Presented by Brigette Bird, MOTR/L

Identify the role of OT in Critical Care setting with an emphasis on working with patients admitted with COVID-19. My research will be from a small retrospective study, from Deschutes County. How do the patient’s present in the hospital, how do they recover, and what is the importance of the OT. What did the OT do during their evaluations and treatments? What were common themes and standardized tests? How can we continue to promote OT in the critical care setting to promote early activity to benefit our patients best long term outcomes.

Presented by Satya Sardonicus, DC, CACCP

Chronic stress and/or a history of trauma are implicated in the gross majority of cases who seek professional healthcare. Most professional education is focused on specific techniques to elicit change; however, little attention is paid to “the container in which change happens”. It’s crucial that providers working to facilitate therapeutic change understand how the body stores trauma, and the subsequent impact on receptivity to change. By applying simple principles outlined in this presentation, we can amplify the ease of delivery (less effort for the provider) and positive outcomes (faster and more sustainable results) relevant to all types of therapeutic input.

Presented by Katy Danforth, OTD, OTR/L and Linda Rifkin, MOTR/L

In this course, you will learn the basics of what home health OT is all about. Is this an area of practice for you to pursue? Explore the many options and methods of interventions that generally have immediate satisfaction for the clinician and client in a non-contrived setting. Attendees will be educated on current practice methods and updated Medicare reimbursement guidelines effective January 2020.

Week 3 (OCT 11-17)

Presented by Katie O’Day, MOT, OTR/L

Interoception is our 8th sensory sense. Interoception is our body awareness that our internal organs give our brains feedback. Individuals with poor interoceptive awareness struggle to recognize when they are hungry, thirsty, hot/cold, have a stomach ache, etc. It is very common for individuals with ADHD, anxiety, ASD and who have had trauma and ACE scores of more than 1 in their history. We often are working to help children and even adults self-regulate & we ask them how they are feeling. The first goal would to be able for the client to be able to identify how their body is feeling. With poor interoceptive awareness self-regulation cannot occur. The Interoception Curriculum was developed by Kelly Mahler and guides us on improving interoceptive awareness. Interoceptive awareness could be a game changer not only for children and young adults but also when we are treating individuals with mental health difficulties, neurological conditions and pain management.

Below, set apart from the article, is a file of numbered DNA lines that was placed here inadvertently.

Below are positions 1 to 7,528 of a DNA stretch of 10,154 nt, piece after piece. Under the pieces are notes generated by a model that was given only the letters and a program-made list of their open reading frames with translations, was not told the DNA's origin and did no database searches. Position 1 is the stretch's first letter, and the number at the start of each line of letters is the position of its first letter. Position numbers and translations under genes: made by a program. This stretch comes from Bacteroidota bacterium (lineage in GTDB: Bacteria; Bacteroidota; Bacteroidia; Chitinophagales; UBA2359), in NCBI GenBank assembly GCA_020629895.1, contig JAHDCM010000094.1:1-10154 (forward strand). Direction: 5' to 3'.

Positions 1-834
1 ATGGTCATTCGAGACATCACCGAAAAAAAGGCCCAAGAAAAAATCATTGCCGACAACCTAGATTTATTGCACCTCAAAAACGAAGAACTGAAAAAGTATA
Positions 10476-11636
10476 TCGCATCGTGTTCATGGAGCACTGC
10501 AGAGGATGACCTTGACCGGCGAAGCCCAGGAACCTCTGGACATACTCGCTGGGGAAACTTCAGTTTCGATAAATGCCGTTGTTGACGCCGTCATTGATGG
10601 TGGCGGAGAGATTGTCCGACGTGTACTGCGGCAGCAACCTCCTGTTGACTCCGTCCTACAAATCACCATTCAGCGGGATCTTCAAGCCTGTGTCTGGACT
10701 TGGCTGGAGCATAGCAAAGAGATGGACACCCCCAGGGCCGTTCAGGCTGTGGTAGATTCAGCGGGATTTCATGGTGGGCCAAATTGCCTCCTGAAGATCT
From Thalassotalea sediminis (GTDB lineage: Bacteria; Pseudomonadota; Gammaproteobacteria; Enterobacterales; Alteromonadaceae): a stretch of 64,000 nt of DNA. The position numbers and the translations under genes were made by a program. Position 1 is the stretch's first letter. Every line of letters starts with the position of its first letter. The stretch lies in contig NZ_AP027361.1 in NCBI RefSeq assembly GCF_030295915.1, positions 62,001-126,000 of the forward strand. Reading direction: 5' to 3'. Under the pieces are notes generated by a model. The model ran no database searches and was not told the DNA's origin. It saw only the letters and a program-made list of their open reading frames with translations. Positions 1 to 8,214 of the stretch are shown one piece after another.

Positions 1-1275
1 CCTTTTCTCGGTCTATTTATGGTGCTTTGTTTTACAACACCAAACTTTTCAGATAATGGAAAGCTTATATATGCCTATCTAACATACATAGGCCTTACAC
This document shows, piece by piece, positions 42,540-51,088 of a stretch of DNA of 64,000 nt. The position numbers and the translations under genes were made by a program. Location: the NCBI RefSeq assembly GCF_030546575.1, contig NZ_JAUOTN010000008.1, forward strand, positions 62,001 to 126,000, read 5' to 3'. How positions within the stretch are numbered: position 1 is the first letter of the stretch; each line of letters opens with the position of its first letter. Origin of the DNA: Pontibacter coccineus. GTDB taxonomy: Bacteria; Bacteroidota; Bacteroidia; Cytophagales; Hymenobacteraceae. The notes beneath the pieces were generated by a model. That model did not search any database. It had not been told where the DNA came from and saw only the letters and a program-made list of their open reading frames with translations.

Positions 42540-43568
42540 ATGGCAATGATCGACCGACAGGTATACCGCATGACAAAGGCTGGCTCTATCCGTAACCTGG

Presented by Clark Upton, COTA 

Today’s mature Americans are the most active and community engaged seniors in history, and today’s vehicles possess the most technologically advanced safety features in history. So how can we use these facts to our advantage in order to ensure our driving longevity and continued independence and involvement in our community? CarFit, developed and sponsored by AARP, AAA, and AOTA is designed to help mature drives find the “Perfect Fit” to their vehicle in order to take advantage of the available safety features to increase driving safety. 

Presented by Maxwell Perkins, MS, OTR/L

This dynamic and interactive training will increase your ability to identify and intervene with cognitive/memory decline/deficits related to the aging process; concussion; Cerebral Vascular Accidents (CVA’s); Mild Cognitive Impairment (MCI); Traumatic Brain Injury (TBI) and early stage Alzheimer’s. Gain insight into the wealth of evidence-based resource information available for patient/caregiver education. Learn to objectively assess medication management and address concerns related to driving ability. Identify the role of the Hippocampus related to memory issues and intervention strategies to address deficits. Understand the principles of Neuroplasticity. Learn the intervention that provides the single greatest impact on improving cognitive/memory deficits. 

Presented by Peter Boudreau, OTR